Eastgate Systems worked so well with the academic customers who developed their own IP using the StorySpace tool set. It's a pre-Internet hypertext technology, for those who have not tried it.

What a shame that a tool like Versu was in Linden Lab's, not Eastgate's hands. It might have re-ignited the mostly dormant market for literary hypertext, a technology that lacked the interactivity that Versu provides.

LL has a proven track record of doing exactly the right thing to alienate academic customers, who have long memories since their annual evals might be tied to these projects.

Pussycat Catnap

"The last time I looked at it, they seemed to be pushing it as a photo sharing system. (It's a product evolution that sounds ridiculous, until you remember that Flickr came about almost exactly the same way. I don't think you can do it twice, though.)"
You see this all the time in the web - people try to copy 'those famous guys' or 'be just like that popular tool/app/site' and fail to reason that the fame and popularity that other place has came about from innovating something.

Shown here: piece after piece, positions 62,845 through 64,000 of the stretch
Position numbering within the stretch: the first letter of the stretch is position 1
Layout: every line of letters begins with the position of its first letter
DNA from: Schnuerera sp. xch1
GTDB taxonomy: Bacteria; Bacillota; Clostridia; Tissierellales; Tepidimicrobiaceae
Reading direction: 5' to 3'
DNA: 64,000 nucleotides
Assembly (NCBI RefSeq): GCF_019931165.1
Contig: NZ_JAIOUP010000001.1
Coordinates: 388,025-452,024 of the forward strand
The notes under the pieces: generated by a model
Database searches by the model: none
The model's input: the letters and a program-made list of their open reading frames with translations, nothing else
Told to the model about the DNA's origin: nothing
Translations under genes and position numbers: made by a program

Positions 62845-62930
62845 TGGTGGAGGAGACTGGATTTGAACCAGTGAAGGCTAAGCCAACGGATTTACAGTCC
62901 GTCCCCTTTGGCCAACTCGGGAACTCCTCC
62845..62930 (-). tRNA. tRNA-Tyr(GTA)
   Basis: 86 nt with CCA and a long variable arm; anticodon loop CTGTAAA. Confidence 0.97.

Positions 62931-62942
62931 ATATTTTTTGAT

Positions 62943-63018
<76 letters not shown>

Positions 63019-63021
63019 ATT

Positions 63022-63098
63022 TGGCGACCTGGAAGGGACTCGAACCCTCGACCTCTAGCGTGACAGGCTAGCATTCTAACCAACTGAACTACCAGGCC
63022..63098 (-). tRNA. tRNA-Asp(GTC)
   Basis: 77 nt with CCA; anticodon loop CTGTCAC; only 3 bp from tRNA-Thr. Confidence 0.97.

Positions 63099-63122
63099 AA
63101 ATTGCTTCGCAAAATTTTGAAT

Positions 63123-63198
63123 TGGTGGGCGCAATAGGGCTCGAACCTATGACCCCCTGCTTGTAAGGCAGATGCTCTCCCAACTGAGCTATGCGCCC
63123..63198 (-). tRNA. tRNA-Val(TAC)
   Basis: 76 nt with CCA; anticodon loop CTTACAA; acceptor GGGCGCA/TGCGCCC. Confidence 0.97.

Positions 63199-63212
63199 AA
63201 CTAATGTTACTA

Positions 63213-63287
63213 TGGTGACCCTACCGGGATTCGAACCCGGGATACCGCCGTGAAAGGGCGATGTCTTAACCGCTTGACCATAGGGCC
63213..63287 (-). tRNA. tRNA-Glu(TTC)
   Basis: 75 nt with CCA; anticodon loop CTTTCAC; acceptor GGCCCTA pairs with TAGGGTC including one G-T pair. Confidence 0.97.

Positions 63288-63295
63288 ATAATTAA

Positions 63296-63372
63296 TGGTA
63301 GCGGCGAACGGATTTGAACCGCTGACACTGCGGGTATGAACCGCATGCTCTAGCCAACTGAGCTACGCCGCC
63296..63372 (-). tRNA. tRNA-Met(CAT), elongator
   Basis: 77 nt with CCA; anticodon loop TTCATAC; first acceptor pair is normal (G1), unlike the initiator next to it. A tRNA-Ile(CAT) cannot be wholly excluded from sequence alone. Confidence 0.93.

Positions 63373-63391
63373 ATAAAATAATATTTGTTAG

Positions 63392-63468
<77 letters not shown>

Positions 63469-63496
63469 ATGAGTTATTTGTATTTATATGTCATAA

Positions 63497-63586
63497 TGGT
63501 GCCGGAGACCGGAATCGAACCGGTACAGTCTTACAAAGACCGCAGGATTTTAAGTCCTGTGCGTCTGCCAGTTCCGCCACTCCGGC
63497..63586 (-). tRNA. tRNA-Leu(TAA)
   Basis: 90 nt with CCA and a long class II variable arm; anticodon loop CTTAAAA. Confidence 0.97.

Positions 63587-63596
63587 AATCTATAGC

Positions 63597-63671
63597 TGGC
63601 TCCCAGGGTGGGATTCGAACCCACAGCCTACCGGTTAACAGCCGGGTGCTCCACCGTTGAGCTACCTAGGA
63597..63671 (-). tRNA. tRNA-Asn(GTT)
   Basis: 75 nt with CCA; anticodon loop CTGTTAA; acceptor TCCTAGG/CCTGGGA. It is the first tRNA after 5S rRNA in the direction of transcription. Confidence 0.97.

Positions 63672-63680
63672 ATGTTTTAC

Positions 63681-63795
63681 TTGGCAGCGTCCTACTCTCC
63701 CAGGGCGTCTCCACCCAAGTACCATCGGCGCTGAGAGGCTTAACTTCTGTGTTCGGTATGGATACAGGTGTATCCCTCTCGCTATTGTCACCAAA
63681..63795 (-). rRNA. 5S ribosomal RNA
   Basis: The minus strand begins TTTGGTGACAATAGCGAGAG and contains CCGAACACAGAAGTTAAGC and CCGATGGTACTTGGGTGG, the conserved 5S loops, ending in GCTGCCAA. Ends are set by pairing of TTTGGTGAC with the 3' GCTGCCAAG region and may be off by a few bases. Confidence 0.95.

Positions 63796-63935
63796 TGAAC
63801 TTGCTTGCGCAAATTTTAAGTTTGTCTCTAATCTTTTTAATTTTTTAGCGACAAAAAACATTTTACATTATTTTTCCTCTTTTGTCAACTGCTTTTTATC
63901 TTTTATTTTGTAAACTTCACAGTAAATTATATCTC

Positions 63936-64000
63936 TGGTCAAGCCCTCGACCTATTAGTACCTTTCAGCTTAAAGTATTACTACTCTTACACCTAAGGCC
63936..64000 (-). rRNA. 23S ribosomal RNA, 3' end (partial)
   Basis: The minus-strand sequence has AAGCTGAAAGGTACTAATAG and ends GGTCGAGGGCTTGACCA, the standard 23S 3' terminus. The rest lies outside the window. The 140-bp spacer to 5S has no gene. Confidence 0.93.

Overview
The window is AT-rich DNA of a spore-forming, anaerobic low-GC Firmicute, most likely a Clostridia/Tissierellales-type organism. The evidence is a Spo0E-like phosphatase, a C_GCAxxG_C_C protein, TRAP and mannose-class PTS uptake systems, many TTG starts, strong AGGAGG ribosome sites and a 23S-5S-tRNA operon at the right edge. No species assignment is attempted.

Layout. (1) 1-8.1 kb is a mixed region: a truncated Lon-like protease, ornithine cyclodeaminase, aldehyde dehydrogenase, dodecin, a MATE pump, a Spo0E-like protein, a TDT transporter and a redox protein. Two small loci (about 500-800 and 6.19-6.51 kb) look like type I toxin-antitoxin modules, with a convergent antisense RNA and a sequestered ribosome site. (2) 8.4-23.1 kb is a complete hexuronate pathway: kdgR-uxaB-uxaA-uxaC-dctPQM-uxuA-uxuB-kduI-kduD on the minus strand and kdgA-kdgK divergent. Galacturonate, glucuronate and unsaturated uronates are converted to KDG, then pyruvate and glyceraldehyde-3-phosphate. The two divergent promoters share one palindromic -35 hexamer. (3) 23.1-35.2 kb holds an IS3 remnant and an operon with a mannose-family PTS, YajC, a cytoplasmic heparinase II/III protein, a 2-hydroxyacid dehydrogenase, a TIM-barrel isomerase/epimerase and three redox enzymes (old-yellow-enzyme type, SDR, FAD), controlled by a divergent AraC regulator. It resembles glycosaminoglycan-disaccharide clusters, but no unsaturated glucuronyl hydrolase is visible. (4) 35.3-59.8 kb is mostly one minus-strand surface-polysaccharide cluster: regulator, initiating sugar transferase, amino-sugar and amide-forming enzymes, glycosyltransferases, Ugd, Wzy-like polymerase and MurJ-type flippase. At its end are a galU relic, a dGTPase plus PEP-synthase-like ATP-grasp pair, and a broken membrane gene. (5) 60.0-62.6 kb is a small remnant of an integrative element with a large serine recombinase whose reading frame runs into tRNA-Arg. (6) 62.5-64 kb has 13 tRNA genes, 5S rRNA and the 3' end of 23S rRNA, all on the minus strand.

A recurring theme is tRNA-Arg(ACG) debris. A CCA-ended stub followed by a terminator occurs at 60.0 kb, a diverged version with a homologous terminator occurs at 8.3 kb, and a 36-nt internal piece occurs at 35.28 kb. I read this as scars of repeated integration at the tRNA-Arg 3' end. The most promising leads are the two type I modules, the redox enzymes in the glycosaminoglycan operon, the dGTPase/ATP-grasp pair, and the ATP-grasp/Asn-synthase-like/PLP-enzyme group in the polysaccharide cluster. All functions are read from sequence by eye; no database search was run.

Even if it's just minor like tweaking mySpace into Facebook. You have to be different (it also helps to be second, not first, to the idea. Second to the idea, but first to knowing who the right audience is - that's the perfect combo: the iPad and iPod for example (tablet computers were on sale at the campus bookstore of my undergrad in 2003, iPad is not original. But its the first one to know who to sell it too. The one's on my campus bookstore came bulky, in laptop gray, and with excel pre-loaded rather than something like angry/flappy/drugged birds. :) ).

LLs has/had an innovative product in SL; and even had the hype train at one point. But they've never been good with marketing - the hype train arrived and they seized all the wrong parts of the bull, and got trampled.

The thing about buying acquisitions is you better make sure you are a fit for it before you do so, and know what you're going to do with it. Or you've just wasted resources on both ends.

The prior CEO's choices seemed motivated by who his friends were, and not so much by what there was a solid plan in place for. And that's ended up hurting his friends when he left.